pixels of the eye portion will be determined. This will be used as the parameter for blink detection. The overall work
will be used for detect the blinking condition of eye which will useful to detect the liveness of the person.

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Volume 1, Issue 3, November 2012                                                                               Page 27
International Journal of Application or Innovation in Engineering & Management (IJAIEM)
       Web Site: www.ijaiem.org Email: editor@ijaiem.org, editorijaiem@gmail.com
Volume 1, Issue 3, November 2012                                        ISSN 2319 - 4847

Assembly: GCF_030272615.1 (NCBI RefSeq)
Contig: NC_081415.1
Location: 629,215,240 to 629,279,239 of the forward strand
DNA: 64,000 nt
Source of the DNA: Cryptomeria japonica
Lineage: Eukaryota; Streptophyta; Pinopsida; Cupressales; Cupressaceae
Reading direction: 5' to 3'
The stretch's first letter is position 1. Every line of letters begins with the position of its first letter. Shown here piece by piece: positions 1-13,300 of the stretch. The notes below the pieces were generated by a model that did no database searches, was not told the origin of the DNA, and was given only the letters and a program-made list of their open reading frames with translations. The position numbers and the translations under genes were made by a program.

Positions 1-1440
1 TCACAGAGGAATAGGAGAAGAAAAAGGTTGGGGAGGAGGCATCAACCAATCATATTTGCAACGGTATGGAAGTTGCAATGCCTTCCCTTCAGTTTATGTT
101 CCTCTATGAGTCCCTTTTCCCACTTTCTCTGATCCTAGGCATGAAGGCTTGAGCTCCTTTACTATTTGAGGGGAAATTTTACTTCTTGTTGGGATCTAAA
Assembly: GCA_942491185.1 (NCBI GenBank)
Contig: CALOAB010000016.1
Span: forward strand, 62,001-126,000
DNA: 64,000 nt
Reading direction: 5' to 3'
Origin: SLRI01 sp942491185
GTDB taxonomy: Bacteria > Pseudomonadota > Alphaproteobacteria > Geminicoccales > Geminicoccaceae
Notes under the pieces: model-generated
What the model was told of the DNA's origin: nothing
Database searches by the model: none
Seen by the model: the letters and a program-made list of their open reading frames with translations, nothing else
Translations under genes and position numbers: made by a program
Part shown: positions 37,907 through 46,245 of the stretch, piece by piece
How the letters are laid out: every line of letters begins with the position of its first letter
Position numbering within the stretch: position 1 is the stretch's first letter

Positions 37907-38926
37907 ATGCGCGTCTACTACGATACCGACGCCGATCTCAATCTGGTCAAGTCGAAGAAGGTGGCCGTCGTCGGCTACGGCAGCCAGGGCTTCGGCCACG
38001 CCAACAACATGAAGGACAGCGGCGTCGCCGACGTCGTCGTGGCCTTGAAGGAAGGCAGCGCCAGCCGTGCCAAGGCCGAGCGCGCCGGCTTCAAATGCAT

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AUTHOR

              Swapan Debbarma completed his B.Tech. degree in Computer Science & Engineering from NERIST,
              AP and M.Tech.from TU, Tripura-Agartala, India, in the same branch. Mr. Debbarma is working in
              NIT, Agartala as an Asst. Prof in CSE Department since 2001 and pursuing his Ph.D from NIT,
              Agartala. His field of interests are Nanotechnology, Artificial Intelligence and Networking etc.




Volume 1, Issue 3, November 2012                                                                       Page 28

				
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Description: International Journal of Application or Innovation in Engineering & Management (IJAIEM) Web Site: www.ijaiem.org Email: editor@ijaiem.org, editorijaiem@gmail.com Volume 1, Issue 3, November 2012 ISSN 2319 - 4847